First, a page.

Writing to tokio File vs writing to std File via channel

I wanted to compare performance with regards to:

  • Using an tokio::fs::File and writing a bunch of data, split up into 64K blocks, to it.
  • Send the same amount of data (in 64K blocks) over an mpsc channel to a thread, which writes the data to an std::fs::File.

Basically I wanted to measure the thread pooling overhead vs passing the data over a channel to a thread. Using an unbounded channel is an issue, but not really relevant to what I wanted to check.

use std::{io::Write, thread, time::Instant};

use bytes::Bytes;

use tokio::io::AsyncWriteExt;

const NBLOCKS: usize = 64;
const BLOCK_SIZE: usize = 65536;

#[tokio::main]
async fn main() {
  tokio_write().await;
  stream_to_thread().await;
  tokio_write().await;
  stream_to_thread().await;
}

async fn tokio_write() {
  let mut f = tokio::fs::File::create("outfile.dat").await.unwrap();

  let start_time = Instant::now();
  for _idx in 0..NBLOCKS {
    let buf = vec![0u8; BLOCK_SIZE];
    f.write_all(&buf).await.unwrap();
  }
  f.flush().await;
  let dur = Instant::now() - start_time;

  println!(
    "tokio_write(), NBLOCKS={}, BLOCK_SIZE={}, runtime={:?}",
    NBLOCKS, BLOCK_SIZE, dur
  );
}

async fn stream_to_thread() {
  let f = tokio::fs::File::create("outfile.dat").await.unwrap();
  let mut f = f.into_std().await;

  let (tx, mut rx) = tokio::sync::mpsc::unbounded_channel::<Bytes>();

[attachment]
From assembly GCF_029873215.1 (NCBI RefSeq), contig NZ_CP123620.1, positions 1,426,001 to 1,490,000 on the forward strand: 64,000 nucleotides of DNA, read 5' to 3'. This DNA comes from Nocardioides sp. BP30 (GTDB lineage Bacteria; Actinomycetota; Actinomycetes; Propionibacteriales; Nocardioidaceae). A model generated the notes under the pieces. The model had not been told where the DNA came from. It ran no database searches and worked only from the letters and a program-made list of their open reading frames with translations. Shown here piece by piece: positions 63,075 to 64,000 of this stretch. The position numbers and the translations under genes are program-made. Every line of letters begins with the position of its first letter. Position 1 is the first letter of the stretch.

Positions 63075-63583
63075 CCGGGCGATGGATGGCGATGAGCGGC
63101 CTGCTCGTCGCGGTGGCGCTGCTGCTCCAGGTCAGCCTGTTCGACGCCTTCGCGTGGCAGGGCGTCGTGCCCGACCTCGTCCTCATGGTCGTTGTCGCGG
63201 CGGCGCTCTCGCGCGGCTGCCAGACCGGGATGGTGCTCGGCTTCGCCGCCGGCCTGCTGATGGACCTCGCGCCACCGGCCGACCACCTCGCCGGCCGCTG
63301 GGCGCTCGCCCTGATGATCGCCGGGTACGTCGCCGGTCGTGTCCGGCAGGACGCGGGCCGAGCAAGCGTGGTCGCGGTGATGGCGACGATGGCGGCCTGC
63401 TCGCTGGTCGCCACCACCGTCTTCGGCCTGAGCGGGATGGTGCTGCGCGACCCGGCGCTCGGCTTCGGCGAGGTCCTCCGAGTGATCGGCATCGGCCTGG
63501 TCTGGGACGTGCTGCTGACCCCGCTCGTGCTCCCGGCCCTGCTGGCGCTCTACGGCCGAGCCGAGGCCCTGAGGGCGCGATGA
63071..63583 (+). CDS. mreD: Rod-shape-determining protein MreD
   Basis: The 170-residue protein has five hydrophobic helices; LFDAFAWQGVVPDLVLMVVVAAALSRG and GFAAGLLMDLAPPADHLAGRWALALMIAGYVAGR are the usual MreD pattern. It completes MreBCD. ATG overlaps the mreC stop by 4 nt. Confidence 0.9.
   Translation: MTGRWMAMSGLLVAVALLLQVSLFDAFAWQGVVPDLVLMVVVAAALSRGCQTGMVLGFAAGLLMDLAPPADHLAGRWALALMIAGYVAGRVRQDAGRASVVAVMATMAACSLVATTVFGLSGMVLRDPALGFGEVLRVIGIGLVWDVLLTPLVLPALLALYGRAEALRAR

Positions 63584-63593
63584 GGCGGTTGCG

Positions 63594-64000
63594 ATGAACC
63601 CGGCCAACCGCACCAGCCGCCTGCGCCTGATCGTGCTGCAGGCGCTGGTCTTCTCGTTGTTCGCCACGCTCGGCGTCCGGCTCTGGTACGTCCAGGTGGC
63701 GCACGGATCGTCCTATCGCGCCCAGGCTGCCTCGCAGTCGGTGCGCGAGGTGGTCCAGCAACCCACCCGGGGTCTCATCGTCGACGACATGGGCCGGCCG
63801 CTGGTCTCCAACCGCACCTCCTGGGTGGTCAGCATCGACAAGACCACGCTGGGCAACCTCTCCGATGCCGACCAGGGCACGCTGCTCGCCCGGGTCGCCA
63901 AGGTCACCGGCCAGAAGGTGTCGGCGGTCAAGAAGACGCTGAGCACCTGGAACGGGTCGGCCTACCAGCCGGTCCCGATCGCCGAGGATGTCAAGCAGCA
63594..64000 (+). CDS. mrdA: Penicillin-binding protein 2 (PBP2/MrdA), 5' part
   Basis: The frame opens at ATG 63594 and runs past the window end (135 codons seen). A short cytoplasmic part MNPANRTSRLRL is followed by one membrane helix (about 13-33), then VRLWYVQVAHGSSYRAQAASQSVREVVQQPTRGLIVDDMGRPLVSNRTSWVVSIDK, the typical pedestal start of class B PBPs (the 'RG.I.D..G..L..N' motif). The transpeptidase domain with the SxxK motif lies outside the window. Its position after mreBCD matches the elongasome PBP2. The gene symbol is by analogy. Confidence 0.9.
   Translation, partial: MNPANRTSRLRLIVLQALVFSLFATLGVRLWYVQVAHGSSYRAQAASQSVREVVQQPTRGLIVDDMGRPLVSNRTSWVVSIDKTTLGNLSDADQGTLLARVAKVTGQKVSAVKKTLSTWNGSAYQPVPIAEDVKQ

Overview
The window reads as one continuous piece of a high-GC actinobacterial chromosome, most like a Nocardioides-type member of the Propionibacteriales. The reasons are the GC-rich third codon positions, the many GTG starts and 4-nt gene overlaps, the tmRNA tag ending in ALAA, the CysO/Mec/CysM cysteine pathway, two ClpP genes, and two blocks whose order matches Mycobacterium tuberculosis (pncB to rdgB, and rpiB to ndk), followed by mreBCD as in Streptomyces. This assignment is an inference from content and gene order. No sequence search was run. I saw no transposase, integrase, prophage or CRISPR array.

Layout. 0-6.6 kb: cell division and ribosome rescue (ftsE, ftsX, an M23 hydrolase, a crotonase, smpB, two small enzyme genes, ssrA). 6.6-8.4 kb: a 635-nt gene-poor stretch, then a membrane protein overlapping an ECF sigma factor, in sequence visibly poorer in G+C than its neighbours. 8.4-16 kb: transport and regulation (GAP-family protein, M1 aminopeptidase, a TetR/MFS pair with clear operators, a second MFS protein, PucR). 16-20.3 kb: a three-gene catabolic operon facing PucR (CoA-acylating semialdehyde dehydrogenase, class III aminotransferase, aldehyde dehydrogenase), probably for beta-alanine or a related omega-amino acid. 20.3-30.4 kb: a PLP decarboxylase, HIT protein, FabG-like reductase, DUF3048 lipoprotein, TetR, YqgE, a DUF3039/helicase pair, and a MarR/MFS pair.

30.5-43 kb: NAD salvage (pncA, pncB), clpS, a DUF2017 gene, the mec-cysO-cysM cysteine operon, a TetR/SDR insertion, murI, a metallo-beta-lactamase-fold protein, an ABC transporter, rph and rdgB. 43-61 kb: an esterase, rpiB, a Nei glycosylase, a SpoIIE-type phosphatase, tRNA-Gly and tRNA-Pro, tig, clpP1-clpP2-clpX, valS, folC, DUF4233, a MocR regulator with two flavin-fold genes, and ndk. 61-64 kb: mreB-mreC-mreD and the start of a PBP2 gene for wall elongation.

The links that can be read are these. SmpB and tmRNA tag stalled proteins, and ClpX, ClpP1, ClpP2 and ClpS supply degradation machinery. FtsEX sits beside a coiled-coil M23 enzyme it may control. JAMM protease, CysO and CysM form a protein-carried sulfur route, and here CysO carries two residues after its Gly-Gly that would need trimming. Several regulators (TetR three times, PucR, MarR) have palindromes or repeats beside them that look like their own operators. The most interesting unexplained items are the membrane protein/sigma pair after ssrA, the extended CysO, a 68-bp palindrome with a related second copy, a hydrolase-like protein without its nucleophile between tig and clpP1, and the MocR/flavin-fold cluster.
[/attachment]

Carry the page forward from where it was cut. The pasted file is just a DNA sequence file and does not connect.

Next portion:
let start_time = Instant::now();

  // include kicking off writer thread in runtime
  let jh = thread::spawn(move || {
    while let Some(buf) = rx.blocking_recv() {
      f.write_all(&buf).unwrap();
    }
    f.flush();
    drop(f);
  });

  for _idx in 0..NBLOCKS {
    let buf = vec![0u8; BLOCK_SIZE];
    let buf = Bytes::from(buf);
    tx.send(buf).unwrap();
  }
  drop(tx);

  // include joining the writer thread in runtime
  let jh = tokio::task::spawn_blocking(|| jh.join());
  let _ = jh.await;

  let dur = Instant::now() - start_time;

  println!(
    "stream_to_thread(), NBLOCKS={}, BLOCK_SIZE={}, runtime={:?}",
    NBLOCKS, BLOCK_SIZE, dur
  );
}

Dependencies in Cargo.toml:

[dependencies]
bytes = { version = "1.5.0" }
tokio = { version = "1.36.0", features = [
  "fs", "io-util", "macros", "rt-multi-thread", "sync"
] }

Posting in case anyone else is curious; I got the answer I was looking for, so I'm not going to do more with it.

tokio_write(), NBLOCKS=64, BLOCK_SIZE=65536, runtime=2.549754ms
stream_to_thread(), NBLOCKS=64, BLOCK_SIZE=65536, runtime=1.416202ms
tokio_write(), NBLOCKS=64, BLOCK_SIZE=65536, runtime=2.104866ms
stream_to_thread(), NBLOCKS=64, BLOCK_SIZE=65536, runtime=1.242478ms
4 Likes

Those results make sense to me. With the background thread, you can send the next chunk to write before the previous one is written, so the background thread does not have to wait between each chunk. Also, your chunks are larger.

I will say though that for every day use, I'm going to use the regular async I/O functions -- it's fast enough. The reason I wrote this test now is that we're porting a real-time:ish C++ system to Rust and we need to shave off a few milliseconds (from the original C++ code) along a very specific code path.